Hypnotized by the Orb, Karen Page fires a laser pistol at Ghost Rider and her stand-in Katy Milner in the middle of a stunt: Milner is grazed, Blaze loses control of his motorcycle and they crash, their fall cushioned by a wardrobe rack. The Orb grabs Page, vowing to claim the $1,000,000 bounty on her head, and races off on his own bike. The Ghost Rider tears after in hot pursuit, with director Coot Collier, armed with a rifle, and the Stunt-Master following in a convertible. Back at Delazny Studios, the accountant Cosgrove discovers that an employee on the Stunt-Master TV show doesn’t have any past employment records — the irate suit thinks Collier is hiding something. Meanwhile, the furious chase enters the Ventura Freeway, choked with traffic. Blaze gets close enough to blast the Orb with hellfire: the villain’s asbestos outfit prevents any harm but Karen regains her consciousness from the heat. She begins to struggle with her captor so the Orb tosses her from the bike: Ghost Rider catches Karen and drops her off on the side of the freeway. When the Orb finally gets Blaze in his laser’s crosshairs, Collier, a former Hollywood trick-shooter, shoots the pistol out of his hands. The Rider knocks his ocular opponent off his bike and begins to throttle him, transforming back into Johnny Blaze with every vicious punch. Suddenly, the Christ-like figure from issue #9 appears and chastises Johnny for not striking out at the real causes of his fury. Blaze complains that Satan is in Hell and that Pluto is in Olympus, both untouchable. But the holy hippy comforts the hot-headed hero, promising that he will have the chance to confront them both once again. Later, at a nearby hospital, Wendy and Richard Pini visit the injured Katy Milner: when they enter her room, the beautiful young lady has been transformed into a decrepit old hag, screaming about something called the Possessors. -Thomas Flynn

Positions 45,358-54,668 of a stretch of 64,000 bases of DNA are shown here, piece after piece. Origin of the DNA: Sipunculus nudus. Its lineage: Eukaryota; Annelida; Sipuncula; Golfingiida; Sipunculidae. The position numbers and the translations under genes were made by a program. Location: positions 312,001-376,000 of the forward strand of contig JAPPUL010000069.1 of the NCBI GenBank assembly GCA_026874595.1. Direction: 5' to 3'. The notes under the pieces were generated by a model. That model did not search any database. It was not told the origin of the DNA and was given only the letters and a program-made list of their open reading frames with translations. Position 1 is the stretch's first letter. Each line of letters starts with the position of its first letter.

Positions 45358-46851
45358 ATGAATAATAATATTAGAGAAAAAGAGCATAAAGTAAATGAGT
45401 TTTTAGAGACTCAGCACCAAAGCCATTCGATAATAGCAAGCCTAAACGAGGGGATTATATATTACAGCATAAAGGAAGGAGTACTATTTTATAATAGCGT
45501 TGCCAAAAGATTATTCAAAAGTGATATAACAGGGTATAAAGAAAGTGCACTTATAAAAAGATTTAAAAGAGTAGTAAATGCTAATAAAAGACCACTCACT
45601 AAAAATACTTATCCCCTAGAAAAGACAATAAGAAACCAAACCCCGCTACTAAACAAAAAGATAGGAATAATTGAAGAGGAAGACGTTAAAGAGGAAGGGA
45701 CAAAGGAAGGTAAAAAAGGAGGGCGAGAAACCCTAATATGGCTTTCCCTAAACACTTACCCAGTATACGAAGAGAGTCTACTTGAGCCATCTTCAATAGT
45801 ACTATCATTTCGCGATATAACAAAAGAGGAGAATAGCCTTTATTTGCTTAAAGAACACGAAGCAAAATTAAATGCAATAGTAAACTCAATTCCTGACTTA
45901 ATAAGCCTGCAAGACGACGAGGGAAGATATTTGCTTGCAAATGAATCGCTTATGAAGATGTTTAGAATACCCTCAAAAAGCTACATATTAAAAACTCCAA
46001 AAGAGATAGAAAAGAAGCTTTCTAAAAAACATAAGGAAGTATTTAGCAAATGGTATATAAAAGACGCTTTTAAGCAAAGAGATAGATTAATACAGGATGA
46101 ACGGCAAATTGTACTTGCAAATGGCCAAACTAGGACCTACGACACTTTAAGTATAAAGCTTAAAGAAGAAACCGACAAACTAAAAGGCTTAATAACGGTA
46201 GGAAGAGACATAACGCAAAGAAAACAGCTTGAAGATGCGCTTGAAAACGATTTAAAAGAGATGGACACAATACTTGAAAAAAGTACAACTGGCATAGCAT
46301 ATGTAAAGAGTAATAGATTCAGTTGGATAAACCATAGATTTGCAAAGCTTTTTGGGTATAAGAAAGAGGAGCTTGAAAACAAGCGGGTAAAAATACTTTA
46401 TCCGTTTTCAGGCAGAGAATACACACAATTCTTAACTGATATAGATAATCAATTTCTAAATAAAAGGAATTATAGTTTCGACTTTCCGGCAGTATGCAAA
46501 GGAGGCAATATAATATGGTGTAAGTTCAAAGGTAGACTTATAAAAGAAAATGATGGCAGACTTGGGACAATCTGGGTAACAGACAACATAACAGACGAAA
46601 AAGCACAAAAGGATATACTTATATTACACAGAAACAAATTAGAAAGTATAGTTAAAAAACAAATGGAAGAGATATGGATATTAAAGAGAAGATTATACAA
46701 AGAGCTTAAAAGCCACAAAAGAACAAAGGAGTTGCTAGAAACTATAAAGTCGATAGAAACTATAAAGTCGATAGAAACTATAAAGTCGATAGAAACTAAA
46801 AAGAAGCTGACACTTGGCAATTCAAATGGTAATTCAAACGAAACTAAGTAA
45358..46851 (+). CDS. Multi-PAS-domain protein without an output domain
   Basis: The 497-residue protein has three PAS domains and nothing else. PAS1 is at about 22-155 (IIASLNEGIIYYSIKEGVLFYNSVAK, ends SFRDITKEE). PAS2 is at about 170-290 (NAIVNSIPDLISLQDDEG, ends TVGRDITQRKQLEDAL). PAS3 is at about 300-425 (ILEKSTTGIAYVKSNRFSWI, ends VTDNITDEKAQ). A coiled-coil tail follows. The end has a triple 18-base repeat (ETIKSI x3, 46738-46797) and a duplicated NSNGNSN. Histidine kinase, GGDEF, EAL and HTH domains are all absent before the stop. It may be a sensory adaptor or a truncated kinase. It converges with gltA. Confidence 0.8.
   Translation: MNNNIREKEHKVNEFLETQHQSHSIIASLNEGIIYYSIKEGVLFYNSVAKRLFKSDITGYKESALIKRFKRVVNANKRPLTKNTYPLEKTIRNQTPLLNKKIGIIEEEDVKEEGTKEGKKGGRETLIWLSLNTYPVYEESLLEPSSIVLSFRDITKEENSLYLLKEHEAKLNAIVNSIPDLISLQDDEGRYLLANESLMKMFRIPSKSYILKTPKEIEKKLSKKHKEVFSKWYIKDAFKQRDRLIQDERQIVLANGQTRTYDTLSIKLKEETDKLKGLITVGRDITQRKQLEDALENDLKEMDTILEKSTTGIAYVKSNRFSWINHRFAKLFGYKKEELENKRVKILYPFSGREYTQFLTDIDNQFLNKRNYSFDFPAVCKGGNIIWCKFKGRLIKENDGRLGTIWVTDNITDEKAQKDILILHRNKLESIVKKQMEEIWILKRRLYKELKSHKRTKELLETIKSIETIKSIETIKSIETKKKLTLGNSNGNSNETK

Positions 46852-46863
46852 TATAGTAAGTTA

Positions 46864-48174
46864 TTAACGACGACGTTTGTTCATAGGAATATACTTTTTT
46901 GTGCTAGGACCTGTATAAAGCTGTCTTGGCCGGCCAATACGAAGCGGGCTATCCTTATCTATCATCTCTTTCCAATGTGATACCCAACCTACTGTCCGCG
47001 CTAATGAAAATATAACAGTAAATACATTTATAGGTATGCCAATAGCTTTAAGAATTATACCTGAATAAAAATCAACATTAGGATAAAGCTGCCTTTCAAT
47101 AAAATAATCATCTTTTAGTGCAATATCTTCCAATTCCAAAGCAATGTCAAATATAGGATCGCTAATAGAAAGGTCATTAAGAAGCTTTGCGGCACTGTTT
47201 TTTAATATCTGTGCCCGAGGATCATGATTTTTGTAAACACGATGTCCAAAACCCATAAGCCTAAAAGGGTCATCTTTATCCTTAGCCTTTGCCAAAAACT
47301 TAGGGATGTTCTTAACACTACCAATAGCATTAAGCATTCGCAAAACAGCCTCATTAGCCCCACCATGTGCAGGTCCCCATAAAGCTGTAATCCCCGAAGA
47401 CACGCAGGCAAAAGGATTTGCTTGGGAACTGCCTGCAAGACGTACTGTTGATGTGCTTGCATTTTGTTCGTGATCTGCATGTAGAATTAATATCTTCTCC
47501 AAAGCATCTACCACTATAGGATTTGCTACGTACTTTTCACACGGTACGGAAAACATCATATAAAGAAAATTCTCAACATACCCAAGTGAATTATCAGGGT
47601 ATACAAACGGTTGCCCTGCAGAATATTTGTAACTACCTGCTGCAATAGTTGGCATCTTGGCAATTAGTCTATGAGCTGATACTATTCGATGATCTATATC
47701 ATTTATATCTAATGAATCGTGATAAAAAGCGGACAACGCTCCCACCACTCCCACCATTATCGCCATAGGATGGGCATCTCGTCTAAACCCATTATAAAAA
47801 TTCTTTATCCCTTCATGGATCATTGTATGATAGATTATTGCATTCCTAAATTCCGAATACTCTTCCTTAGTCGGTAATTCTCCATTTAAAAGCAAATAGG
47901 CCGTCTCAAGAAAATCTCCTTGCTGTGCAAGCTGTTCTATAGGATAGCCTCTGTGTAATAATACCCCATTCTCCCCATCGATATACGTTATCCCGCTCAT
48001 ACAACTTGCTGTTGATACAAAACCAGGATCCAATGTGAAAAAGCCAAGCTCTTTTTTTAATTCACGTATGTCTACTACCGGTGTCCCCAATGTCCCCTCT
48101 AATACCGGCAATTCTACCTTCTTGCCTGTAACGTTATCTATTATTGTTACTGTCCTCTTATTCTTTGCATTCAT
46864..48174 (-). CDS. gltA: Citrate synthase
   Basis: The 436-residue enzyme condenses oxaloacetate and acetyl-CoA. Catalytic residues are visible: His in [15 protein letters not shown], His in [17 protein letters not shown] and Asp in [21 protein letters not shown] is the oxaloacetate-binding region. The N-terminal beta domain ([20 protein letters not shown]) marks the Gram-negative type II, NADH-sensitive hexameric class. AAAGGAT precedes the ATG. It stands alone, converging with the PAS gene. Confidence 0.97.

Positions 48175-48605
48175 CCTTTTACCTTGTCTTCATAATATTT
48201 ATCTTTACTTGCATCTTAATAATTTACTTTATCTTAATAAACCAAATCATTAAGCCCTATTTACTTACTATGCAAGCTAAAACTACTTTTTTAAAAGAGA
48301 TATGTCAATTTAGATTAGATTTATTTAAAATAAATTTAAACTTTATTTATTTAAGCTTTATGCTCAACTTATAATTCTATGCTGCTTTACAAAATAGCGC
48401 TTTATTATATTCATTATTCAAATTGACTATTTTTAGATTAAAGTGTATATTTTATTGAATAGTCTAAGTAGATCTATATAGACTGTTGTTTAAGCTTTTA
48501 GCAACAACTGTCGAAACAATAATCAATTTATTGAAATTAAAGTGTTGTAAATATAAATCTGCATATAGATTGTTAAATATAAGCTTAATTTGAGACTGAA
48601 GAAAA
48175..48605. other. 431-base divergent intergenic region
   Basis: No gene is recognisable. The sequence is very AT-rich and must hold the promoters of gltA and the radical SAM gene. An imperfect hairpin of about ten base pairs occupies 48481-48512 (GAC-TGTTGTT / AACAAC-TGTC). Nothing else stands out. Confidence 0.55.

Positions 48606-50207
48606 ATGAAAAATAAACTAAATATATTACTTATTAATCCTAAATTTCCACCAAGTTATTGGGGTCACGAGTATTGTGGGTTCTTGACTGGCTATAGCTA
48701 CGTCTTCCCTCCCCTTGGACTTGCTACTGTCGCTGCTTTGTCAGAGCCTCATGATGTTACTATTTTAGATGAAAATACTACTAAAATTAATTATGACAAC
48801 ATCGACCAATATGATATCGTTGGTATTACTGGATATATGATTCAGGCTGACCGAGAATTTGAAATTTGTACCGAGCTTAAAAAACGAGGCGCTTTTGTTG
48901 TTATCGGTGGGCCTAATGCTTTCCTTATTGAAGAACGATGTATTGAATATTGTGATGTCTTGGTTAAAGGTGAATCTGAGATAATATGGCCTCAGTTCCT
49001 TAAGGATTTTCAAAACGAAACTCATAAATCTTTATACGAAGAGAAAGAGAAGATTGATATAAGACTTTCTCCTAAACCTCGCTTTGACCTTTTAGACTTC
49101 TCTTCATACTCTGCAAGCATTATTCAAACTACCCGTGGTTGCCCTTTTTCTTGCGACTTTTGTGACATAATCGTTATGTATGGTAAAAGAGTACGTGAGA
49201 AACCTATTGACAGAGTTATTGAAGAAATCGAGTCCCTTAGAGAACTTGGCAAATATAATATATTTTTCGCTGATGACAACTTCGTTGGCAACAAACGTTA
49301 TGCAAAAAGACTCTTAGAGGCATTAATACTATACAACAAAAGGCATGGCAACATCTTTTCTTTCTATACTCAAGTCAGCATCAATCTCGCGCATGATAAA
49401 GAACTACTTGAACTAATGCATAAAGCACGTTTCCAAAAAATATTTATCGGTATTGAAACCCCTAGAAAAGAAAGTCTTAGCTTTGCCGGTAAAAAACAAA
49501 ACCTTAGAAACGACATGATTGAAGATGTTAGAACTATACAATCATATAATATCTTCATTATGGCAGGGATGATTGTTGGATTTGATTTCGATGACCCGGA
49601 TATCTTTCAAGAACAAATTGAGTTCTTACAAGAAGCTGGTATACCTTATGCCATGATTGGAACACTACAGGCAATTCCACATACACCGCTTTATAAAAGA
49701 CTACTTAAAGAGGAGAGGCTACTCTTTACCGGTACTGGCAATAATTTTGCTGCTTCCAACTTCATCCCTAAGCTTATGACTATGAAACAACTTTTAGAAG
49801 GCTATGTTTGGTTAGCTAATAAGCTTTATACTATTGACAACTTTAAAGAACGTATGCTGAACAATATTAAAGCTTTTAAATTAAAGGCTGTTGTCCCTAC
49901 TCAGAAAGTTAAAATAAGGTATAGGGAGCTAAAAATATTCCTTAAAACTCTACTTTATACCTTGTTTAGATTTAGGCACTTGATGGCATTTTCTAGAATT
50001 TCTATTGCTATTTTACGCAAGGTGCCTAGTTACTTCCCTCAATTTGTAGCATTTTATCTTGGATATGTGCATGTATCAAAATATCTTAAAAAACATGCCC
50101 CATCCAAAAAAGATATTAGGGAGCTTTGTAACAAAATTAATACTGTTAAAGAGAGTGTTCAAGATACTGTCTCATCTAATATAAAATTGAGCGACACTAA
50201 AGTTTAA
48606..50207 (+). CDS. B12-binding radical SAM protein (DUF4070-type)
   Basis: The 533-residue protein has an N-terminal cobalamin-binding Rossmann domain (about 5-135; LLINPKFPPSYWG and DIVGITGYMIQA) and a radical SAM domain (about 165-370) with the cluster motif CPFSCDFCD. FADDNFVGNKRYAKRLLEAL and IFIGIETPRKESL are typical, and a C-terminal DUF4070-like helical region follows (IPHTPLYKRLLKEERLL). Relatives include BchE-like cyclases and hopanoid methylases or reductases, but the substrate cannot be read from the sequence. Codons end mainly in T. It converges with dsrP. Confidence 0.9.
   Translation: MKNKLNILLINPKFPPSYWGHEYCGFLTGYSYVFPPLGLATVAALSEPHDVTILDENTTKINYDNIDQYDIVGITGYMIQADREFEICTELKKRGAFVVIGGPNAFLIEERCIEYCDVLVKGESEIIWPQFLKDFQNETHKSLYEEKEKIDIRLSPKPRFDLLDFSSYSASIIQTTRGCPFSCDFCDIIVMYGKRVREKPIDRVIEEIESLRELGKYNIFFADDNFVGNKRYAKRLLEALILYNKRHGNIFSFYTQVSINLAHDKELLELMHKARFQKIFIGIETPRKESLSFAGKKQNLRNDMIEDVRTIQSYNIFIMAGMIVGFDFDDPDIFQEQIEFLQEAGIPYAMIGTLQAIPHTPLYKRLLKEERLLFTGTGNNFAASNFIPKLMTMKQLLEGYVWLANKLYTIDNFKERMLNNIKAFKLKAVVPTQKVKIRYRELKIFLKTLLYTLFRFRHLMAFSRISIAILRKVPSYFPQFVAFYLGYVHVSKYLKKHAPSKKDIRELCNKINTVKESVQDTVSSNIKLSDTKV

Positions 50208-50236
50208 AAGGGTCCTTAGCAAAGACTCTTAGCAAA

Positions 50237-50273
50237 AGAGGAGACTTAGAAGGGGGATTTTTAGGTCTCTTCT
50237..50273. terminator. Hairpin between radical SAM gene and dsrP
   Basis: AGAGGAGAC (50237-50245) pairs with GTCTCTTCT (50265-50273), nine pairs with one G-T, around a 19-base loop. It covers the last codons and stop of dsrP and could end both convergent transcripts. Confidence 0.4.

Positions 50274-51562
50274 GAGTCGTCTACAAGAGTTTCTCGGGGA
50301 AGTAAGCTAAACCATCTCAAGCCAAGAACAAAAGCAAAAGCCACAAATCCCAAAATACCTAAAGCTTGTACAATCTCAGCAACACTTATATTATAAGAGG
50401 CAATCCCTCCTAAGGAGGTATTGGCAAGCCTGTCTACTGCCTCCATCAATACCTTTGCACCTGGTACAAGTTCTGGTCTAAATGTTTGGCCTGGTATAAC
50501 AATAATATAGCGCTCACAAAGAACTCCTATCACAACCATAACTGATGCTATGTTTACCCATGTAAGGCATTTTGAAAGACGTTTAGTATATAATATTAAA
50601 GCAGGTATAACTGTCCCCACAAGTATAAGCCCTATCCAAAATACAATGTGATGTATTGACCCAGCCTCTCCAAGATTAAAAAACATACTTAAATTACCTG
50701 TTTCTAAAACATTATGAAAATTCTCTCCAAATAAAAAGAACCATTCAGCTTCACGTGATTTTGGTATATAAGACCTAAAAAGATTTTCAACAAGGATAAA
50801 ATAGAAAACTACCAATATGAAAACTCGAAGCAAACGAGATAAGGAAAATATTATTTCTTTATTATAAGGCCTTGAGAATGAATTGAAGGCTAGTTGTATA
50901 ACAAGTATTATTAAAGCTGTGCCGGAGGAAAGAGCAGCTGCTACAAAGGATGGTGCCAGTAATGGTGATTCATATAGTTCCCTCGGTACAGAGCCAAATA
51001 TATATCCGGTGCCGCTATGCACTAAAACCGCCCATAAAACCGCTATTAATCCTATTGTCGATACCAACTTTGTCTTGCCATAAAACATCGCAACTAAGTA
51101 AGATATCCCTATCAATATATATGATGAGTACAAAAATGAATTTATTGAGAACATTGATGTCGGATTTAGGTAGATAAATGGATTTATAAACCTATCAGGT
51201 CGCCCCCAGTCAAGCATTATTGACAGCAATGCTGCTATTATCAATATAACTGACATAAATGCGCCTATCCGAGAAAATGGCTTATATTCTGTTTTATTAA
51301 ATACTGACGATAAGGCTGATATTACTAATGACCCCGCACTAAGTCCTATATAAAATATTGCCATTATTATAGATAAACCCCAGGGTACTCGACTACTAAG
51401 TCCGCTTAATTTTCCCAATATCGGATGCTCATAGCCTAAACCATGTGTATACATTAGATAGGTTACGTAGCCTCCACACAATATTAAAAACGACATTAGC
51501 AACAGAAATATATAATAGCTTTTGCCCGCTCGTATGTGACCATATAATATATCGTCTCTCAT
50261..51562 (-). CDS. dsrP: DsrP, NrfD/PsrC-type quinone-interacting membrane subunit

Tom Flynn: Perhaps I’m being possessed by Satan myself, but I find that I am becoming somewhat of a Ghost Rider apologist — though I have no idea why. The writing is pure hokum, the art usually stinks, and the villains and supporting characters are fifth-tier at best. So why am I not approaching each new issue with dread? Perhaps it’s because things zip along so quickly that I’m done before disgust can set in. The rottenness doesn’t have the time to absorb into my brain stem unlike, say, a typical issue of Fear. And let’s face it, most issues are entertainingly odd. Why does Karen Page have a million dollar bounty on her head? Who knows. Why does the Orb sometimes appear as a spectral vision? No clue. Why aren’t people concerned that Blaze’s skull bursts into flames on regular occasions? Beats me. Will Cosgrove ever have the stick removed from his ass? We’ll see. I seem to recall that I enjoyed the art of Bob Brown as a kid but he totally sleep walks though this one — I’ll avoid the knee-jerk reaction of putting the blame at Heck’s feet. Because I’m sure the legion of Ghost Rider fans were clamoring for it, Isabella brings back Jesus — oh wait, we’re not allowed to think he’s the Son of God right? He pops up out of nowhere, pontificates for four panels, and then he’s gone. Just like this issue from my memory.